I've always said if I could find 1 good job to apply to every week I would of had a job a long time ago.

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jenab in Austin, Texas

18 months ago

Joe Gagill in Walden, New York said: I always presumed that you were allready employed f/t but looking passively.

You always come across in your writings as a really positive person with a complete life outside of job searching.

Thanks, Joe, I really appreciate that. I fake it well. :D I can even pass for being an extrovert even though I'm quite the opposite (& very self-critical).

It's been over a year, but I've had some contract work that kept me from going over my own fiscal cliff ($ is still very tight). Unfortunately that project imploded; but it helped remind me I am as good as I claim.

I psych myself out in little ways; finding things to talk about, even if it's just saying hello, how are you doing, and saying "good to hear" when someone says "fine". And if there's an opportunity to help someone, I do; I feel better, they feel better (even if it's just helping set up a room), and it's lead to conversations that lead to opportunities.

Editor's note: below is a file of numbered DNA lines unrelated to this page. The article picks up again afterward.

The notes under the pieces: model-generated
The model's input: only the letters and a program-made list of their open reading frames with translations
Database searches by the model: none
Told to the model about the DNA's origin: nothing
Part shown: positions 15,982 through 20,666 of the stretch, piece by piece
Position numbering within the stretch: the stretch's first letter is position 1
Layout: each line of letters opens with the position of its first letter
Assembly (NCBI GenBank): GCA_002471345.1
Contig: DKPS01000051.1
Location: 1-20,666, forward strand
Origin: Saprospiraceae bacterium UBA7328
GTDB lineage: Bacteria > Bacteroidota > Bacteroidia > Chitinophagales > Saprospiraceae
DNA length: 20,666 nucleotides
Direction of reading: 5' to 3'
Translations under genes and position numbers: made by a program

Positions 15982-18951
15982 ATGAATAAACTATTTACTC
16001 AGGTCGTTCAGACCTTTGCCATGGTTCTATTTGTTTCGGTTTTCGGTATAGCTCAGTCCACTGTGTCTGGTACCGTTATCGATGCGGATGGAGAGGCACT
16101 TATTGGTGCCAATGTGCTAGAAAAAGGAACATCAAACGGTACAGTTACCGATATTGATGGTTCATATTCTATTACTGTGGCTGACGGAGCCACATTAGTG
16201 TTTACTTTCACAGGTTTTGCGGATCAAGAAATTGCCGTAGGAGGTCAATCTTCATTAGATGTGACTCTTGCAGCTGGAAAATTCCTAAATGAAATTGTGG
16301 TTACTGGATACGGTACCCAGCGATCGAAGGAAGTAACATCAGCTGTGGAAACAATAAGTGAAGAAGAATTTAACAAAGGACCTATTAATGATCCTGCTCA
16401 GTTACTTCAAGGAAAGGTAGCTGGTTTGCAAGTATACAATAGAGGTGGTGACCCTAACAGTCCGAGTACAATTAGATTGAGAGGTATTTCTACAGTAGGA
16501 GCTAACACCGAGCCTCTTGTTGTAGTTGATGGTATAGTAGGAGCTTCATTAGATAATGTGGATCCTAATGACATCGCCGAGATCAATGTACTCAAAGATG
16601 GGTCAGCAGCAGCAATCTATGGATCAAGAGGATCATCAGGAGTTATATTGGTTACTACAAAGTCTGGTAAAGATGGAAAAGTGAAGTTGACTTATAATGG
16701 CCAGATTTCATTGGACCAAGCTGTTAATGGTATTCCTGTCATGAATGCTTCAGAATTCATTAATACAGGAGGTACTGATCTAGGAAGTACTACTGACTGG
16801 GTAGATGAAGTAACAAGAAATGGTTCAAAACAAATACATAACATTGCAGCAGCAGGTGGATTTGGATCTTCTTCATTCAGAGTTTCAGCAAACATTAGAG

I force myself to get out of the house and do things outside of my usual routines.

I don't *need* to attend any classes at a workforce center to learn anything new; I can teach it. But I go to interact with others, and occasionally get reminded of something I've neglected (it helps having a netbook, free wireless, and a trainer who doesn't care that I'm multitasking b/c she knows me outside of class).

I also force myself to dress up when going out of the house; it's a huge attitude boost (not to mention armor).

The last few weeks it's been easier to find job postings to apply to online (at least for me and around here), but I can't count on that continuing.

If nothing else, I'm just trying to stay out of the ruts, because it's hard to get out of them. If I'm already moving, it'll be a lot easier to move when opportunity knocks (instead of freezing from shock).

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jenab in Austin, Texas

18 months ago

jenab in Austin, Texas said: Unfortunately that project imploded; but it helped remind me I am as good as I claim.

I should have clarified, "claim in interviews." That project was a whirlwind; I had thought I was bragging in the interview, but I delivered everything I said I could.

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Unemployed Paralegal in Denver, Colorado

18 months ago